HOW LOW CAN YOU GO?
PRS states that this particular model is designed for heavier, more aggressive playing styles, but with a bit of extra versatility worked in. It has a mahogany body with a maple top. The neck is maple with a rosewood fingerboard and 22 frets, with classic PRS bird inlays and the Wide Fat neck profile. The scale length is 27.7”, compared to typical PRS 25”, and the tuners are a PRS design. The electronics consist of a pair of Tone Furnace pickups, a master volume, a master tone with a coil split (which operates on both pickups) and a three-way pickup selector.
All in all it’s a pretty simple guitar but for the fact that it’s a bit bigger than usual and the frets are further apart, which can take some getting used to. You might also find you need to whack the strings a little harder than usual to get the same amount of bounce out of them. But these are all things you’ll adjust to.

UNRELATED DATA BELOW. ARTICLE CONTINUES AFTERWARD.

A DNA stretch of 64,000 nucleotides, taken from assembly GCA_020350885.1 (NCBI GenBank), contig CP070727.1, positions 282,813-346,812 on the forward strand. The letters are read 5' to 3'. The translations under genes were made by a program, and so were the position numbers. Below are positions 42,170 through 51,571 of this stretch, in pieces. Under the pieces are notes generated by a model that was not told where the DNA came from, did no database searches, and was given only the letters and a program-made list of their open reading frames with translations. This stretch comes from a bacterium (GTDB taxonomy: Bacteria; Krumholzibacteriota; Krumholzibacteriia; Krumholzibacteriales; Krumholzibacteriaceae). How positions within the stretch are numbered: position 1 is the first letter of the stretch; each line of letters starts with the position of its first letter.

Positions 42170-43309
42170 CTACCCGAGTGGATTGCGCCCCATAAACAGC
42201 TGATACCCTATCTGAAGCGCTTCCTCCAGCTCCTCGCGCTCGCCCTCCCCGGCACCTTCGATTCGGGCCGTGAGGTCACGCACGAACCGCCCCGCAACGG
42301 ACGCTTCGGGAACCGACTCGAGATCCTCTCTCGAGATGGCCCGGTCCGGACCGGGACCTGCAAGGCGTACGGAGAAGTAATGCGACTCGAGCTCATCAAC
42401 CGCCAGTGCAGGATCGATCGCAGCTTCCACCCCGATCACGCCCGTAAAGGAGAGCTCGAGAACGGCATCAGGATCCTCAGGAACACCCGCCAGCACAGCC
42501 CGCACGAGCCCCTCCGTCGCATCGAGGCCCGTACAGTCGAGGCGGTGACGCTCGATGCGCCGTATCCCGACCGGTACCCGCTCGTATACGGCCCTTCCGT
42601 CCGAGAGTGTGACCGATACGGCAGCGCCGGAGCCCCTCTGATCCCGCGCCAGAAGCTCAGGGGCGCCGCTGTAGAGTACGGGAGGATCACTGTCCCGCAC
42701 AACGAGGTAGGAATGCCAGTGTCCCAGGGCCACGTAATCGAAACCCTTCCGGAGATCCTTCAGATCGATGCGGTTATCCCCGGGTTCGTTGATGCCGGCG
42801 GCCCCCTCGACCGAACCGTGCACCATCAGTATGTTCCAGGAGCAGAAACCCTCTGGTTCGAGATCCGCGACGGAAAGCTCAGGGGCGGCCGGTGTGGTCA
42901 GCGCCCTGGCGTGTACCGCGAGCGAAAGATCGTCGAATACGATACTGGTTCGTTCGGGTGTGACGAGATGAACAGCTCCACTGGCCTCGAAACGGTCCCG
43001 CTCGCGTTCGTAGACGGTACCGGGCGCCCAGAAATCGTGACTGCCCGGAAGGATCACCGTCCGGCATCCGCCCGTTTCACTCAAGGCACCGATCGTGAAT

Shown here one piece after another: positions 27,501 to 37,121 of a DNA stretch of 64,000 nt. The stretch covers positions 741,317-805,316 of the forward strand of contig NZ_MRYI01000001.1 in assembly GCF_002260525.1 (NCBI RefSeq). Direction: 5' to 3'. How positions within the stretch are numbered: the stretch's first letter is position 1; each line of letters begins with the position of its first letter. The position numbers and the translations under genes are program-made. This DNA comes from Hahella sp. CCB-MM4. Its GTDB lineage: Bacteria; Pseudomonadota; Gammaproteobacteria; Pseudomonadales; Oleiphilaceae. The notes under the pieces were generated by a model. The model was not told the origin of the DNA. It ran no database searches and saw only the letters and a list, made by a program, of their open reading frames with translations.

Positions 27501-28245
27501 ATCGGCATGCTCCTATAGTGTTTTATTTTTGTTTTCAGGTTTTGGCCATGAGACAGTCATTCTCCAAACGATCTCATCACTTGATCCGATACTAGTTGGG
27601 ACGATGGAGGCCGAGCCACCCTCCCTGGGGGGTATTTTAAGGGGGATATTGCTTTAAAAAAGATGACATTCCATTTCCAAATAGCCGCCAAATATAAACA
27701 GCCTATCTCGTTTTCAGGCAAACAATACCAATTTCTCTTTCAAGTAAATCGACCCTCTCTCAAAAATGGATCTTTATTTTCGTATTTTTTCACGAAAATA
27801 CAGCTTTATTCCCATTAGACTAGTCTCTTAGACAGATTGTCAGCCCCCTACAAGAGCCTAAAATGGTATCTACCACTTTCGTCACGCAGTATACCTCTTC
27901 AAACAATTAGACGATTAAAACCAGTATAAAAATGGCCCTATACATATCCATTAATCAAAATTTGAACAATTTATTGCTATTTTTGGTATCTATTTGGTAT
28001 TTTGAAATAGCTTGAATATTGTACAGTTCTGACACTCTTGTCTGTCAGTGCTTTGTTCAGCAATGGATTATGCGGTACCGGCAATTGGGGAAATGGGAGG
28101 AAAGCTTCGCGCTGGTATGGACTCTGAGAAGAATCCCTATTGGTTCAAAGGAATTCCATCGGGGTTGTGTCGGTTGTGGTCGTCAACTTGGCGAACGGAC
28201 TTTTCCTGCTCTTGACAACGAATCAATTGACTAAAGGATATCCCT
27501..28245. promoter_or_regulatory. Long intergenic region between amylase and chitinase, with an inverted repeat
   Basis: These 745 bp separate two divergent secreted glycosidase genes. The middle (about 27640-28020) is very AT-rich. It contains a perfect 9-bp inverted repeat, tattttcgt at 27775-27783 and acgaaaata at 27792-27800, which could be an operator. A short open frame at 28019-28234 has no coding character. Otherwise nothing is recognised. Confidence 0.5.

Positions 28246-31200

DOWN AND DIRTY
Surprisingly for a guitar with a stated goal of sounding great for heavy material, I found the Tone Furnace pickups to sound best when running medium levels of gain; more ‘crunch’ than ‘kill.’ The bridge pickup has a warm but punchy character with tight low end and clear highs, making it great for palm-muted riffage or for ringing open chords. And the neck pickup has an almost SG-like quality to it, a little juicy, a little round, and with great note separation within dense chords. And the single coil sounds are great: clear and ringing, a little punch in the bridge pickup, a little grit in the neck pickup. Almost Strat-like, which is hard to achieve with this particular wood combination and construction method.
TO LOW-B OR NOT TO LOW-B
If you play really, really extreme metal, you might want to consider the SE 277 Baritone and a pickup swap. If you play broader styles of metal, rock, blues or alternative and you need something that gets low, real low, this is a really killer instrument.